Powerboat 'kill cord complacency' fears

The speedboat in Padstow harbour The powerboat involved in the Padstow tragedy was capable of speeds of up to 50mph (80km/h)

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Complacency about safety among powerboat users is a "real issue", according to the editor of a boating magazine.

The deaths of a father and his daughter in a powerboat accident in Cornwall has prompted police to focus their inquiry on the boat's "kill cord".

The cord is designed to be attached to the boat's throttle and the driver's leg, so if the driver goes overboard the engine cuts out.

It has not been established whether the cord played a role in the incident, but Hugo Montgomery-Swan, from Powerboat and Rib magazine, said a properly fitted "kill cord" could have averted the tragedy.

"Amateurs and professionals go out with the cord just dangling," he said.

'Cut out'

"Complacency is a real issue in boating. Accidents happen every year - it's an ongoing problem that so many people fail to attach the kill cord.

"The cord is supposed to be connected to the driver."

"If the kill cord is attached correctly the boat would just cut out," he added.

Start Quote

Just as a car might flip on a sharp bend, it's easy to be thrown out of a boat”

End Quote Hugo Montgomery-Swan Powerboat and Rib magazine

Mr Montgomery-Swan, who has 25 years' experience driving powerboats, said he believed it should be mandatory for new boat owners to complete a competency training course.

Richard Falk, the Royal Yachting Association's training manager, agreed complacency was an issue amongst "some groups of individuals, particularly people who might be rusty on boat use and might need reminding."

His organisation runs powerboat training courses and he said use of the kill cord was something it was "keen to push".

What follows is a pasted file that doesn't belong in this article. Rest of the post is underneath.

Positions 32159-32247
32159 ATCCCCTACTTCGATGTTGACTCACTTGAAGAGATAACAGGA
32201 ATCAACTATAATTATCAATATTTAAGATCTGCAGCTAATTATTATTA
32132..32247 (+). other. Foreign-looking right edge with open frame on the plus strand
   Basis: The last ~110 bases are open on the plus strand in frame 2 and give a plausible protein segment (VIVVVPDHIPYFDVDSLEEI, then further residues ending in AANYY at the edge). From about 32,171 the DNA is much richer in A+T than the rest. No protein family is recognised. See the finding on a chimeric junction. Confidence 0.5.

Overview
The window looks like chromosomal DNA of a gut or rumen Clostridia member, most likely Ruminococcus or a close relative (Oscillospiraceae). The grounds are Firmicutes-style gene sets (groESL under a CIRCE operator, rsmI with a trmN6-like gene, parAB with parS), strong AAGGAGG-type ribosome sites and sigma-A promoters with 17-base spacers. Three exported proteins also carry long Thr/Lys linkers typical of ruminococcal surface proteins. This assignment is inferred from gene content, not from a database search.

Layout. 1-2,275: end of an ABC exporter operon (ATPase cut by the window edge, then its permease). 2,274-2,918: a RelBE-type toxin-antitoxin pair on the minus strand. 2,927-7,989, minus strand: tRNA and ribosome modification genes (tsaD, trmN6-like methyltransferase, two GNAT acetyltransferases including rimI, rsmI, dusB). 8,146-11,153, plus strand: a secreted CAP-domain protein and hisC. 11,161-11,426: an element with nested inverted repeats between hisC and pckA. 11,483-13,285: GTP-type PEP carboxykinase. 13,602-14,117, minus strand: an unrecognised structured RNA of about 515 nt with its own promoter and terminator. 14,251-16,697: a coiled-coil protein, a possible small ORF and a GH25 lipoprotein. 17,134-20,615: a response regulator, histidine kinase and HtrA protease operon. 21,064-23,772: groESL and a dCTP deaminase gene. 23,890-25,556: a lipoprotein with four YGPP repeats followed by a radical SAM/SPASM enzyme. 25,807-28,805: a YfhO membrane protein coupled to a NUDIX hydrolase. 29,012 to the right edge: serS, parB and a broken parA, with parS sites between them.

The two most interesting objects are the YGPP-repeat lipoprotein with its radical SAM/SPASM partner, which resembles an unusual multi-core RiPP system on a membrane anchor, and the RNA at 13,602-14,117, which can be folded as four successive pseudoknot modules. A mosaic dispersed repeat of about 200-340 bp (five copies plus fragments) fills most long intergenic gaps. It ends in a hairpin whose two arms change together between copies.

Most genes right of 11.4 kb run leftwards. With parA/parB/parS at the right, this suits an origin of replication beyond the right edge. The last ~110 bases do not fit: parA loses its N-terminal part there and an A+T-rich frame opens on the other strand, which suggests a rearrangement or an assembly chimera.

"It is absolutely something we advocate," he added.

BSkyB sales boss Nick Milligan, 51, and his eight-year-old daughter Emily were killed after being thrown from their boat in the Camel Estuary, off Padstow, on Sunday.

Mr Milligan's wife and three other children, who were also thrown into the water, were hit when the driverless boat began going round in circles.

It was only brought under control when local waterskiing instructor Charlie Toogood managed to jump on board from another craft.

The 300 horsepower Cobra rigid inflatable boat (Rib) can reach speeds of about 50mph (80km/h).

"It is a very high-powered boat, it has a quicker response time than most sports cars," Mr Montgomery-Swan said.

"Kill cord" being demonstrated The "kill cord" should cut the boat's engine if the driver falls out

"The conditions [on Sunday] were beautiful and the water was calm.

"But just as a car might flip on a sharp bend, it's easy to be thrown out of a boat."

A joint police and Marine Accident Investigation Branch (MAIB) inquiry into the tragedy is ongoing.

Last September in a similar incident in the Camel estuary, the driver and passenger of a rib were thrown into the water with the empty vessel running in circles "at high speed" before eventually running out of fuel.

And in October, volunteer members of Bude inshore lifeboat boarded a runaway fishing boat to bring it under control after the skipper was thrown overboard by a wave.

The Maritime and Coastguard Agency said between 2008 and 2012 there were 19 fatalities linked to motor boats.

Mr Montgomery-Swan, who has 25 years of experience driving powerboats, said he believed it should be mandatory for new boat owners to complete a competency training course.

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